Feel weak and/or dizzy.
Have a loss of appetite.
b. Other Signs and Symptoms. Other signs and symptoms that may
accompany heat exhaustion include:
Nausea (urge to vomit) with or without actual vomiting.
Urge to defecate.
Rapid breathing (short of breath).
Tingling in the hands or feet.
TREAT HEAT EXHAUSTION
Heat exhaustion is treated by having the casualty drink water and by taking
precautions to keep his condition from becoming worse.
a. Protect Casualty From Sun. Move the casualty to a cool, shaded area to
rest. If shade is not available, improvise a shade using ponchos, blankets, or other
available materials to protect the casualty from direct sunlight. Have the casualty lie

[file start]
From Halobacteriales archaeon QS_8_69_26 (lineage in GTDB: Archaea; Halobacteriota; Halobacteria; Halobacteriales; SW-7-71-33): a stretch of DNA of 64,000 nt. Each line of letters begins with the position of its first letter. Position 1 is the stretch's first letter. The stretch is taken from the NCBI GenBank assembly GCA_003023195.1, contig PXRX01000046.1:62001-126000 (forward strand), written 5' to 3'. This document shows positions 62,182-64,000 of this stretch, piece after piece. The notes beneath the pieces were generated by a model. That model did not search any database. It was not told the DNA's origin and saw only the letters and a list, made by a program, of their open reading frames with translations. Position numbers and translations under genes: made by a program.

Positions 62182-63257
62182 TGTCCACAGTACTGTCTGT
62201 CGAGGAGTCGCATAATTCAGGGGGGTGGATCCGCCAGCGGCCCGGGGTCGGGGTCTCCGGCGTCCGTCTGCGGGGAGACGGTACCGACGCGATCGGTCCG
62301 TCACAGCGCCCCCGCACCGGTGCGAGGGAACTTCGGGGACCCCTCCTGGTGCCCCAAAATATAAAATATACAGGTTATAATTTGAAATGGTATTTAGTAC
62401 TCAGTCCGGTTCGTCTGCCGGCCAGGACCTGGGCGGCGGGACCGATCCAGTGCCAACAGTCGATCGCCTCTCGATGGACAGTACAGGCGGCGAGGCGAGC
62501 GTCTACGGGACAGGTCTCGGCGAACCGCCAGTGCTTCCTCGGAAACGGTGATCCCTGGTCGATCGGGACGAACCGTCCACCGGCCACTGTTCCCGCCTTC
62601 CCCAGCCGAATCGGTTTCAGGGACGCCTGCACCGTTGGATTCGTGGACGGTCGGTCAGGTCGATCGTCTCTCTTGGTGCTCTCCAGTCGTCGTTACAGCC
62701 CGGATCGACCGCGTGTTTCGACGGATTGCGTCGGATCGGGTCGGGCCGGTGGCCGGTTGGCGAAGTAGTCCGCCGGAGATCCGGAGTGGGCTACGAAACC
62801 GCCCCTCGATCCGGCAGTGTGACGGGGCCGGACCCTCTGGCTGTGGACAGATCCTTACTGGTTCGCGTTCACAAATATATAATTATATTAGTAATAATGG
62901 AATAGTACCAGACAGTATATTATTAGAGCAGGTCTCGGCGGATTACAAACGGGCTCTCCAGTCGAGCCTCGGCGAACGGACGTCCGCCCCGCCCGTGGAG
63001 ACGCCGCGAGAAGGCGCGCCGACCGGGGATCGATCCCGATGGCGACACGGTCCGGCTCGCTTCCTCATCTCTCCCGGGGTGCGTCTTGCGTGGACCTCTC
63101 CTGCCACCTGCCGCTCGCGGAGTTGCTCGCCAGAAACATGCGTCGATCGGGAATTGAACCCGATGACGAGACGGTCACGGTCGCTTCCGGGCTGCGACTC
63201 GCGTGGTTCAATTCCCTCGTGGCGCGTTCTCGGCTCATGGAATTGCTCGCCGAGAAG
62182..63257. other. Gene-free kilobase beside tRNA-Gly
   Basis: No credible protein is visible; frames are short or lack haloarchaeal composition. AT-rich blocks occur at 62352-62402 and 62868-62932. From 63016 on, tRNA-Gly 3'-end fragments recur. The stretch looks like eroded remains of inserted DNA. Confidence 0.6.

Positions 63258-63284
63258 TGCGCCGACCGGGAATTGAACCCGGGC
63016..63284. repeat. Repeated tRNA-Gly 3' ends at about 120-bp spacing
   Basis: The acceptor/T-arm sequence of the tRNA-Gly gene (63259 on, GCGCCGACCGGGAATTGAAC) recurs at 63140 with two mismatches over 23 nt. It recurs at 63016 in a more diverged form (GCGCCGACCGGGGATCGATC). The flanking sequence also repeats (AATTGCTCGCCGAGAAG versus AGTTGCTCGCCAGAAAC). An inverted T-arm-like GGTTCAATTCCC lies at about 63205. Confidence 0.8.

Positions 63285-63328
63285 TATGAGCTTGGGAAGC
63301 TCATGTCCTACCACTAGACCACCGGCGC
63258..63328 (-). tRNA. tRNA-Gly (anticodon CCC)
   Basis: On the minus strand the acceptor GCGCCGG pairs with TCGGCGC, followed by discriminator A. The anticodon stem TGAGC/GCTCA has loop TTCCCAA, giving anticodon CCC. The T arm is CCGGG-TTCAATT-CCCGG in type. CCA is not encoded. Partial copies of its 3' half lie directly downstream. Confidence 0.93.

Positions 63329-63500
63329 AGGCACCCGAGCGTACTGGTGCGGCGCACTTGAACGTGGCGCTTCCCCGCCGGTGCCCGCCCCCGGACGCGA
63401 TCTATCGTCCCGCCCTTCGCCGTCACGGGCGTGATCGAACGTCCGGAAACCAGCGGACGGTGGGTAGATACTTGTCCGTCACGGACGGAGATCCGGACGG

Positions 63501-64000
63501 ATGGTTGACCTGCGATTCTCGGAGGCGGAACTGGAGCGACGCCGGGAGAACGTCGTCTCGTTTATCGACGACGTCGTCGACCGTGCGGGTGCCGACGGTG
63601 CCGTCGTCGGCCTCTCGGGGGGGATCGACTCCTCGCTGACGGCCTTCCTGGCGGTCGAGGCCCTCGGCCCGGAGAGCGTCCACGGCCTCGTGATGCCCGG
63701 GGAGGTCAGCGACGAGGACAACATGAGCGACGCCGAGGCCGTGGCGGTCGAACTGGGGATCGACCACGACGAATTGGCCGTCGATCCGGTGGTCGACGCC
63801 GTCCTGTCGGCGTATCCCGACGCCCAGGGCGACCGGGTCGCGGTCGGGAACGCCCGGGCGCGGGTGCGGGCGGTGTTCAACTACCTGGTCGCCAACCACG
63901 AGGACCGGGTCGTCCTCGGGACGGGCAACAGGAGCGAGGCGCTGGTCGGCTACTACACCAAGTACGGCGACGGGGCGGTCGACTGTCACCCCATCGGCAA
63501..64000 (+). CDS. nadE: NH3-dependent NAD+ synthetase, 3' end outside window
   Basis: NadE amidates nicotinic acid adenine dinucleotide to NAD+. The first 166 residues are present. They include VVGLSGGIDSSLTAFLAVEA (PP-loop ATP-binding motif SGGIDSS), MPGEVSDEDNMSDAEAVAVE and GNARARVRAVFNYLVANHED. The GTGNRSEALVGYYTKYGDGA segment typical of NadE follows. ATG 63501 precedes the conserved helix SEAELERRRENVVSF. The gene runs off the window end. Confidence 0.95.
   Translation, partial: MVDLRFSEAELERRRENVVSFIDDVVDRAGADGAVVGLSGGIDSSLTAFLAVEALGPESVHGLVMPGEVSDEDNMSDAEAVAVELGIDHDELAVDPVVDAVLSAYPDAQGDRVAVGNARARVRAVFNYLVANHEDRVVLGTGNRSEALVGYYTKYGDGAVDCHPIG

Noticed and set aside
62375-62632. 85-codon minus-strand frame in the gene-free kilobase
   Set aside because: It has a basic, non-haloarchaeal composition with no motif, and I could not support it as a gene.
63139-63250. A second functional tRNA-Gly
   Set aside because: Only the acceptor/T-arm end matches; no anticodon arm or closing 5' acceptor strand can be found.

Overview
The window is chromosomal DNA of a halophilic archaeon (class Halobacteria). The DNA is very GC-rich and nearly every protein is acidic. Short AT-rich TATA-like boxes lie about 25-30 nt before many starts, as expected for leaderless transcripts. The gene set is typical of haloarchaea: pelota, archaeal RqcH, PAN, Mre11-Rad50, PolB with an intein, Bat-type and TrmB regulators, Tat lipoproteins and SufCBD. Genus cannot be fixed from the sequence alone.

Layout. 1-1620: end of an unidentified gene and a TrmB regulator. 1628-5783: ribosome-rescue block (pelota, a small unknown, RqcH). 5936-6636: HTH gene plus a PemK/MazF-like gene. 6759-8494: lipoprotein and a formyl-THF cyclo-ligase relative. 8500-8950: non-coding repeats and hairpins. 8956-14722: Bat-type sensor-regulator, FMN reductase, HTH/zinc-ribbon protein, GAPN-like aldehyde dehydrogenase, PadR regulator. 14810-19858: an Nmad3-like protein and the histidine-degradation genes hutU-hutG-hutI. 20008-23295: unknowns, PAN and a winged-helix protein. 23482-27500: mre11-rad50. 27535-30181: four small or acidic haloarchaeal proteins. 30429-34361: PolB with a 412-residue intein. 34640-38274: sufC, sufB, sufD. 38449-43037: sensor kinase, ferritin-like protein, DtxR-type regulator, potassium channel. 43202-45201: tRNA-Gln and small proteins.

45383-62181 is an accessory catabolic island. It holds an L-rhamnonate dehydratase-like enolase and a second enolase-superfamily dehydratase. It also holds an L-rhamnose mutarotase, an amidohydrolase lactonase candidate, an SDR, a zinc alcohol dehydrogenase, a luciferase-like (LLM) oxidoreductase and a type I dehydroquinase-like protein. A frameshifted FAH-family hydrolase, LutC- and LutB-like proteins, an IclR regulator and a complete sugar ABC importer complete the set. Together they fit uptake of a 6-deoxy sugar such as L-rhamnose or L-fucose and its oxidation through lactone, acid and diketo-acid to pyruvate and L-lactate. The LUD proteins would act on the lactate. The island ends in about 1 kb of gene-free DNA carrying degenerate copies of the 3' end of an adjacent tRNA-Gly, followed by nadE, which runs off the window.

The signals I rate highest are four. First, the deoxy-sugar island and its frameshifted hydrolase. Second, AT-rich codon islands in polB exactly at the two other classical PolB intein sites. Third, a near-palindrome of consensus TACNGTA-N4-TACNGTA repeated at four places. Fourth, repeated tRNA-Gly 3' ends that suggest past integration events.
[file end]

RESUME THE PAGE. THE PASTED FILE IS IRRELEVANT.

down in a comfortable position.
b. Loosen Clothing. Loosen or remove any tight-fitting clothing or boots,
unless you are in a chemical environment. If you are in a chemical environment, do not
loosen or remove the casualty's protective mask, protective clothing, or boots.
c. Cool Casualty. If it is a very hot day, pour water over the casualty and fan
him to promote the loss of body heat.
If you are in a chemical environment, do not pour water over the casualty.
d. Elevate Legs. Elevate the casualty's legs so his feet are above the level of
his heart and place a pack, small log, rolled-up field jacket, or other stable prop under
his feet. If a litter is available, have the casualty lie on the litter and elevate the foot of
the litter. Elevating his legs will help blood to return from his legs to his heart and will
help to prevent shock.